continued Madison was intrigued by the story of the underground railroad in the North Country and became involved with the museum shortly after it opened.
“Now we think of putting our views out there and talking about what we believe in, and marching and resisting, but that wasn’t the norm in that era of history.” Madison said. “This was a caliber of people who really stood up for what they believed in.”
Madison said she has some ideas for new educational programs, including more information on the website, an app and starting up a traveling museum, which will reach out to teenagers.
“It relates to them that your voice can be heard, that you can make a difference,” Madison. “They are the future, and I think if they can see that people in the past made a difference, then we can also.”
The traveling museum would be designed to be easily moved to different locations, like schools and libraries. In essence, people won’t have to go to the museum, the museum will come to them.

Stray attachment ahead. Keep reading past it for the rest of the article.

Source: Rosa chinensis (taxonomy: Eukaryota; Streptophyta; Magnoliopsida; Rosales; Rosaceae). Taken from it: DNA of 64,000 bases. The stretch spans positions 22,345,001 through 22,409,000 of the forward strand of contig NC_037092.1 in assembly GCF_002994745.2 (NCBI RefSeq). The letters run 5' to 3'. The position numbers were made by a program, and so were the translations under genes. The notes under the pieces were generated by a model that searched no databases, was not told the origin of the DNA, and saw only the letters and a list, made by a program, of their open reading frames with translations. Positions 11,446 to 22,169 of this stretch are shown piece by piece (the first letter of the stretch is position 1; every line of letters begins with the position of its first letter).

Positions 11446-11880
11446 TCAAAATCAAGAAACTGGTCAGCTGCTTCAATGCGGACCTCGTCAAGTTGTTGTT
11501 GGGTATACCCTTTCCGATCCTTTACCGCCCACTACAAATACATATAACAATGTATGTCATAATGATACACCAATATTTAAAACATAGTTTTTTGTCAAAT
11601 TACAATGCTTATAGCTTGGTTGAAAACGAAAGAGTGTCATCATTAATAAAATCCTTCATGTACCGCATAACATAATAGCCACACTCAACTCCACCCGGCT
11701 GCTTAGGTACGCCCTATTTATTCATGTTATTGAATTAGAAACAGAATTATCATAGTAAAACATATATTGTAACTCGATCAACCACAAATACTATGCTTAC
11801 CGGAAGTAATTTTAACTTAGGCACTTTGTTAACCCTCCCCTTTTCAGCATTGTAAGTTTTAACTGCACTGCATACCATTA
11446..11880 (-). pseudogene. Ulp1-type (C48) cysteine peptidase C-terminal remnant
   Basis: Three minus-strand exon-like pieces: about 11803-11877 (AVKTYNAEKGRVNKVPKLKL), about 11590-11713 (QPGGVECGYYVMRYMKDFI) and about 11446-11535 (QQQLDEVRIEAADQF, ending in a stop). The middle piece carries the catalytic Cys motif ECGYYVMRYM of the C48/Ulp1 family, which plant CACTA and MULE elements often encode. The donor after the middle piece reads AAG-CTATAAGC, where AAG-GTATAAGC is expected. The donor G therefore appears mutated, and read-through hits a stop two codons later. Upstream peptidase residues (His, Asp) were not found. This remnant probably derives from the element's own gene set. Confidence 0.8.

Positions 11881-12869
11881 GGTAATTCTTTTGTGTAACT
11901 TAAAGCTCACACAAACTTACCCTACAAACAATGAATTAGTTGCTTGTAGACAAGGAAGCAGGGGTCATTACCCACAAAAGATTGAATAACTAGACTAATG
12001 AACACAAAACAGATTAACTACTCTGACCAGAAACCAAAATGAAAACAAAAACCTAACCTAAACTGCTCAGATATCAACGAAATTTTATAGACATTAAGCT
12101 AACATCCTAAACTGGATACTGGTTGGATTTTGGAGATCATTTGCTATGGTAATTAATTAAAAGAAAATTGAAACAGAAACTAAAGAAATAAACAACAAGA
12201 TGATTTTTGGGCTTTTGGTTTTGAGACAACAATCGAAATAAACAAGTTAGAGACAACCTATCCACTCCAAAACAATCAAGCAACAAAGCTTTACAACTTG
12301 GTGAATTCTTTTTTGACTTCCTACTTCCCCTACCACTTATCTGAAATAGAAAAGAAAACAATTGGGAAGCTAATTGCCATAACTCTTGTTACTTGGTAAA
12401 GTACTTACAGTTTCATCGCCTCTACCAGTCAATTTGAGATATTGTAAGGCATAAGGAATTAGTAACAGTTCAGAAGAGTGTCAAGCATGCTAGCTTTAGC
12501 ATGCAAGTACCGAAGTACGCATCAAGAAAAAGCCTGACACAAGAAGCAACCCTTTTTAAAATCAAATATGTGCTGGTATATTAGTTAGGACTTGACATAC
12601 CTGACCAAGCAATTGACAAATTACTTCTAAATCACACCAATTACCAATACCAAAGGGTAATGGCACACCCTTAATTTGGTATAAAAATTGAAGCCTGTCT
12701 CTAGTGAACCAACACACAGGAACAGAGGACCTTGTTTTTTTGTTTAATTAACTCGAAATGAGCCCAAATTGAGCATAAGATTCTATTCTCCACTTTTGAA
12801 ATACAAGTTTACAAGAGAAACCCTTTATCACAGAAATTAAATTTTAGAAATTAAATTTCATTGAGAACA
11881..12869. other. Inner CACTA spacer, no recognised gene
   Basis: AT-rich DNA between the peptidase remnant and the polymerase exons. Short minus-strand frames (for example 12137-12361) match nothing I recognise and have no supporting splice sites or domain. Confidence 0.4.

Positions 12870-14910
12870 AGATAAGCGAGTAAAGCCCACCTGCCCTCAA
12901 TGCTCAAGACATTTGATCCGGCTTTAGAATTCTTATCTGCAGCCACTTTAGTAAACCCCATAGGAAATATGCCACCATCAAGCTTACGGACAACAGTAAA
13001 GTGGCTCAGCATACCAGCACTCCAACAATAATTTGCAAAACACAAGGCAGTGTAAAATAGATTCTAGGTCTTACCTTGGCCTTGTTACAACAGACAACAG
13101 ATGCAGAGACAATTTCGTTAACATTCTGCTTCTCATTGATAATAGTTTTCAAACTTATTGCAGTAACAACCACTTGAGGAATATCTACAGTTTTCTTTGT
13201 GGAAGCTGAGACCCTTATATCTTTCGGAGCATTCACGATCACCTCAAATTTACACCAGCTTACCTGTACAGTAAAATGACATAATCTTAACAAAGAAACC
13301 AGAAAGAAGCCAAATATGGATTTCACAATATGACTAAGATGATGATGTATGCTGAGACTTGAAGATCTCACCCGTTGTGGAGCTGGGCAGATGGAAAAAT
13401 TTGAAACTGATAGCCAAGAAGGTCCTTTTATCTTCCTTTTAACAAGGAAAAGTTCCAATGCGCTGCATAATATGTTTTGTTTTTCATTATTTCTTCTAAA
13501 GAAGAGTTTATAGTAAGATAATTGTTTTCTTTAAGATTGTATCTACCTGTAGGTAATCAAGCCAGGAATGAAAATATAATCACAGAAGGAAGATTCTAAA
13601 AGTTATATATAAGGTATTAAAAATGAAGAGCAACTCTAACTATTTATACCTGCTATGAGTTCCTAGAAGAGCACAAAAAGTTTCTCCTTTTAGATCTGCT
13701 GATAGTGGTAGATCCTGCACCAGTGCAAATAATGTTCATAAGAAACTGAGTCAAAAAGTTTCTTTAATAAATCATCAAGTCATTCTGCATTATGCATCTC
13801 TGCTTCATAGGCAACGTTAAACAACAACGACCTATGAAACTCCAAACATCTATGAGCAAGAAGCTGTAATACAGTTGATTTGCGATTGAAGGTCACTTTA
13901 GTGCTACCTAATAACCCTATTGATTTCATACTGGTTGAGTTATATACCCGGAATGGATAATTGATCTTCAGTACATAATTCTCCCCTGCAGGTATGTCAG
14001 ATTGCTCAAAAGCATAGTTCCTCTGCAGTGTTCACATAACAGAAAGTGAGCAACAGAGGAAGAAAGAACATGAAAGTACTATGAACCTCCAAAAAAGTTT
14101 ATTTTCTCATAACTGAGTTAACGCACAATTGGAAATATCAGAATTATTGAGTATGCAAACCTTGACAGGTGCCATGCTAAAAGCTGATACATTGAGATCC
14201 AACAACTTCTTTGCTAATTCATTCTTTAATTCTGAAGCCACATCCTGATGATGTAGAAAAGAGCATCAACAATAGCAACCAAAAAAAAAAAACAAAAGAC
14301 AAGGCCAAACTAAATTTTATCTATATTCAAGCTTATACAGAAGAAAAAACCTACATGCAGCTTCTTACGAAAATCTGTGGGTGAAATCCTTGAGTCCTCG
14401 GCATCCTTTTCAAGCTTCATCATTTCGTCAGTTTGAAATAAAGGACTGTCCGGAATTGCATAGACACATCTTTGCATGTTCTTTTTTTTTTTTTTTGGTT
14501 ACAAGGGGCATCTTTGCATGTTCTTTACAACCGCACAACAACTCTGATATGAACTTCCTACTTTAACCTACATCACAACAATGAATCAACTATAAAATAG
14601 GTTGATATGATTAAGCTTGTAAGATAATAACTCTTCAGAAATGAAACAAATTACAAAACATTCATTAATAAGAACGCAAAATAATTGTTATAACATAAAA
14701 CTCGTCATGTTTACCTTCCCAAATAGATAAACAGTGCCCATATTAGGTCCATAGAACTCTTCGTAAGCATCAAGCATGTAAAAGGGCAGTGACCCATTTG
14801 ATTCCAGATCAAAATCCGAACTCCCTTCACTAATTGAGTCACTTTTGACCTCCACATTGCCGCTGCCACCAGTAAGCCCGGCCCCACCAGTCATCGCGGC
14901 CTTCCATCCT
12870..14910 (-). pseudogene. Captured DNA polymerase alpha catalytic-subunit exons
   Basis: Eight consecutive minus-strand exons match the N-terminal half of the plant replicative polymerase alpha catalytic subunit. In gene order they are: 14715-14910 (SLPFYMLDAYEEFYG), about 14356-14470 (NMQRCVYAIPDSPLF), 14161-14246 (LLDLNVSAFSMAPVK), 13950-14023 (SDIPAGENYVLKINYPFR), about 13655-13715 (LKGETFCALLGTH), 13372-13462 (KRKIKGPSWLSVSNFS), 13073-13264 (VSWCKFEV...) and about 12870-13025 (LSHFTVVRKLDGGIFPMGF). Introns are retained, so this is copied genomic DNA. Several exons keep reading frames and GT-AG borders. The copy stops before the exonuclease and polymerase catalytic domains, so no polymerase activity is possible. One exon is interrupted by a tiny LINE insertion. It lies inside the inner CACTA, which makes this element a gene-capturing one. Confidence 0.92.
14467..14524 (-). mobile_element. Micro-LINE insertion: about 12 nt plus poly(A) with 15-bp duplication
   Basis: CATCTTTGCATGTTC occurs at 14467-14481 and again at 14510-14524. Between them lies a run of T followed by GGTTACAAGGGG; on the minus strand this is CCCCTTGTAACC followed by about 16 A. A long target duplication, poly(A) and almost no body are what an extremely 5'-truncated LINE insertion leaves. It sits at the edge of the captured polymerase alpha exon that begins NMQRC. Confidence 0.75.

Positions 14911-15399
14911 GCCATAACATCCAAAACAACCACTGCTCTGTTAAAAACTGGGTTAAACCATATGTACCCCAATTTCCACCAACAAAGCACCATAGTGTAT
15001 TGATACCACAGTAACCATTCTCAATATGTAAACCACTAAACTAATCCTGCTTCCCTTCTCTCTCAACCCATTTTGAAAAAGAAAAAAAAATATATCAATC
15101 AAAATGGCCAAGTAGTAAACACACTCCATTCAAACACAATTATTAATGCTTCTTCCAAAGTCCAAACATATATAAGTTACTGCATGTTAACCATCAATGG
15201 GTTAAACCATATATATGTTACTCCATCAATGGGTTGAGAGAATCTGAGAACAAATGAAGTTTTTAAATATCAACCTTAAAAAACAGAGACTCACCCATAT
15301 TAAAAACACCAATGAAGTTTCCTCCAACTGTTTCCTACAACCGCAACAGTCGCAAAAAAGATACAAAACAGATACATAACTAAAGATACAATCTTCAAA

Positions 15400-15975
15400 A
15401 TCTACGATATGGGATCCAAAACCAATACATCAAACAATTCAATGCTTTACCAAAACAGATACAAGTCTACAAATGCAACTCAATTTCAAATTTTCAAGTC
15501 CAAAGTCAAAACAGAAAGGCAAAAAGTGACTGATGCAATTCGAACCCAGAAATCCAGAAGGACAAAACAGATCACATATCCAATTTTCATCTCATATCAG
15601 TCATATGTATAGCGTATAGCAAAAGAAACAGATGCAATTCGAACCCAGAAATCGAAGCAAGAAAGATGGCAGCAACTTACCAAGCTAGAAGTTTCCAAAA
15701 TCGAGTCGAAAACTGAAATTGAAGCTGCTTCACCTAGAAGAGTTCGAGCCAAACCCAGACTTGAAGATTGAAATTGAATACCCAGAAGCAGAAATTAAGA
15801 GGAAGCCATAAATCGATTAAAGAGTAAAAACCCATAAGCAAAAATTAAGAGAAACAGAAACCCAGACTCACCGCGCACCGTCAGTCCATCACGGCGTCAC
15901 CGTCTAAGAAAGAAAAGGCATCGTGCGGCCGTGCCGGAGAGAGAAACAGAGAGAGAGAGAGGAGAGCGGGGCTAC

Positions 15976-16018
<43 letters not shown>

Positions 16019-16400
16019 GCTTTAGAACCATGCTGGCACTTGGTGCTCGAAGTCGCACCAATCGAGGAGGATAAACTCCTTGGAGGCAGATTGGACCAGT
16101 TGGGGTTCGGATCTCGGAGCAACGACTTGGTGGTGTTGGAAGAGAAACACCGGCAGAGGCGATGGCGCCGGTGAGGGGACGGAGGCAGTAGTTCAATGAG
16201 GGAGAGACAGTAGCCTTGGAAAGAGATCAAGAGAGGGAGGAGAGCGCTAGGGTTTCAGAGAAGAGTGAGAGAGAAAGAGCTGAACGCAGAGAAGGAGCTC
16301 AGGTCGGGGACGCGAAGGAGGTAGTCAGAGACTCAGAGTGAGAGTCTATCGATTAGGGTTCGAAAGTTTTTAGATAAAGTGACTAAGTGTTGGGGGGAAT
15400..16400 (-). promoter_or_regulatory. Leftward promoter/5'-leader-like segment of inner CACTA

Madison also said there are many more stories waiting to be told in the region, and that she would like to uncover all of them.
“A lot of times we have this negative twist on history, and this is really a positive twist on history, and it’s nice to have that come out,” Madison said. “That’s what history is all about, to improve what has been done and make changes where appropriate.”
The North Star Underground Railroad Museum is open by appointment throughout the winter, and will return to its regular hours of operation on Memorial Day.